27 April 2017

At the movies: BLOODLANDS.


The idea has been with us since humanity first forged the bonds of society, that we must use the threat of further violence to ward off the initial descent into violence, reaching its apotheosis with the Mutually Assured Destruction detente of the Cold War. Albania’s history of blood feuds may reach the same, final result as the MAD doctrine, but its canvas is wider, and of a much more deliberate and patient pace. Rather than a fell swoop, the blood feud is a grind that stretches across generations, plucking individuals one at a time, back and forth until The Why becomes a mystery, a tale told and retold, shifting across decades. The fickle and impetuous hearts of man are dangerous enough on their own. So when the shtriga (a witch birthed from the anger of a wronged mother) becomes involved, that spark of violence becomes an inferno.

BLOODLANDS is a tale of two families; one, a foursome of meat merchants, the other a ragtag group of mountain survivalists orbiting the shtriga. The father Skender is driven by pride and doubt, a patriarch all too aware that his tiny empire is crumbling from within. His pride is both the instigating event for a great reckoning and its explosive fruition, helped along by what could be the ancient magic of the witch of the mountains or might just as easily be a patient hand working on a canvas spanning a century. Multihyphenate Steven Kastrissios has crafted a visceral and rapturously beautiful film, a story that has a grand, mythic resonance that could have inspired Shakespearean drama just as easily as it could be a modern tale of horror and strife. The standout performance is Suela Bako as Skender’s wife Shprisa, a pragmatic woman capable of balancing a brusque, sometimes loutish husband alongside the ancient secrets of rites that have been hidden from the prying eyes of the modern.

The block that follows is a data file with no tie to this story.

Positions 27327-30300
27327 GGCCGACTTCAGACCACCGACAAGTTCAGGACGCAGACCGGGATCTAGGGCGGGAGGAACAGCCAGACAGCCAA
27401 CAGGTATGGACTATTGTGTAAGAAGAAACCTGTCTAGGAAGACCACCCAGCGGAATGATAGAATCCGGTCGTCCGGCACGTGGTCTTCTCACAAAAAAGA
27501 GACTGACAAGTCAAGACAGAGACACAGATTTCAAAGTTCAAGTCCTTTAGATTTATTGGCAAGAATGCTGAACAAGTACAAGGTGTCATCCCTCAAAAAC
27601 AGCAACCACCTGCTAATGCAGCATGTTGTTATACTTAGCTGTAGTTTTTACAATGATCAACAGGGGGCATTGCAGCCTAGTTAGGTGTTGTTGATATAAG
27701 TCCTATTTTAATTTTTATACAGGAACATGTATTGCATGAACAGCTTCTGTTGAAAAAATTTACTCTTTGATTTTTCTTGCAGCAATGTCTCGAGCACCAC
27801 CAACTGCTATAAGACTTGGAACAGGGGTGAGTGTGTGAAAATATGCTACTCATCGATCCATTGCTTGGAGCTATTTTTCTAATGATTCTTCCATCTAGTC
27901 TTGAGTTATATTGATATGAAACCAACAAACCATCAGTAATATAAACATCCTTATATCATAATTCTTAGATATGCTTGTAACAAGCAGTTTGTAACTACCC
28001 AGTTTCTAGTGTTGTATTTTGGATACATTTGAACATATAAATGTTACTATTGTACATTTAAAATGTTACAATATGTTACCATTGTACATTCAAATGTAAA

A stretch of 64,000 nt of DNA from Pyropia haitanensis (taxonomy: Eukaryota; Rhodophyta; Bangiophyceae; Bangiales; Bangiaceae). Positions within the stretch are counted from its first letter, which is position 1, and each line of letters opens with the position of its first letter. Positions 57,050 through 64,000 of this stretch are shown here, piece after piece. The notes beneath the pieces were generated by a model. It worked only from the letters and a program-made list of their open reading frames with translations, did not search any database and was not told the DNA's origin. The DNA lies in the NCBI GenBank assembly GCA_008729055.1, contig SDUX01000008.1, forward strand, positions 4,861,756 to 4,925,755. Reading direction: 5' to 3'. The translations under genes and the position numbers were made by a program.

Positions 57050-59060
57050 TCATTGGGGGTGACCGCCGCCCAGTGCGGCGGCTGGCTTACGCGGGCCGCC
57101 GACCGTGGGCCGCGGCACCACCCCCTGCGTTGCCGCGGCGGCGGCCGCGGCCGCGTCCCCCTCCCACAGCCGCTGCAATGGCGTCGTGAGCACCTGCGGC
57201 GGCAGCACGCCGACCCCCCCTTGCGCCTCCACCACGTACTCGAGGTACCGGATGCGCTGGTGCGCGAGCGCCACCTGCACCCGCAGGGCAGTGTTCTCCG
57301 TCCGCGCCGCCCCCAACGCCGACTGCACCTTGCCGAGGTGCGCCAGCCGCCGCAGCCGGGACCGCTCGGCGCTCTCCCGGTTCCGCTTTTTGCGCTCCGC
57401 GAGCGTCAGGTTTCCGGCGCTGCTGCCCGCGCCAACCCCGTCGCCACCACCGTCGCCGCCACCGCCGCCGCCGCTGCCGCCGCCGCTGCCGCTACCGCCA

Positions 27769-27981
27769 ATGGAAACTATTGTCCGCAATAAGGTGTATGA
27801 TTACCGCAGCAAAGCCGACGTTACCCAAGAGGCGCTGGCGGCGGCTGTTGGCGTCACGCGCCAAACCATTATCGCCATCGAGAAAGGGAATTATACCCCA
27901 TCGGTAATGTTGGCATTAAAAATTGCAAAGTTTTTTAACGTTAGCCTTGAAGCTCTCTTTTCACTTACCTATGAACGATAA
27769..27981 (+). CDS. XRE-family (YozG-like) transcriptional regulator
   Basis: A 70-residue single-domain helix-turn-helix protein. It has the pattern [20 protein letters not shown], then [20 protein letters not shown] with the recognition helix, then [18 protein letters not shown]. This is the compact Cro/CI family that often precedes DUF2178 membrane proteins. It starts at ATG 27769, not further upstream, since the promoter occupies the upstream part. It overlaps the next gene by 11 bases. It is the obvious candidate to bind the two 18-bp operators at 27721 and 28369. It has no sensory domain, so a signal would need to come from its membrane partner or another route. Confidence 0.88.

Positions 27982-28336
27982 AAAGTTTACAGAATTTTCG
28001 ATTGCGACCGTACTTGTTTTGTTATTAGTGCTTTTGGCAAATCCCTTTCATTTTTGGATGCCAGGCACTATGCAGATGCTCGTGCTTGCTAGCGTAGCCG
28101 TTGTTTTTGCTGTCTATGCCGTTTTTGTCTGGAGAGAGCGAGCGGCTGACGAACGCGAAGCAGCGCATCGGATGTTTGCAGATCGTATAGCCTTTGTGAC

Violent (including some upsetting but not gratuitous footage from an abbatoir), visionary, visually distinctive, and suffused with a sense of history moving inexorably through our modern sense of stability and civilization, BLOODLANDS is a remarkable film that should delight genre fans and arthouse patrons equally. It haunts the viewer long after it ends. Its reach is beyond the now, and it is patient.

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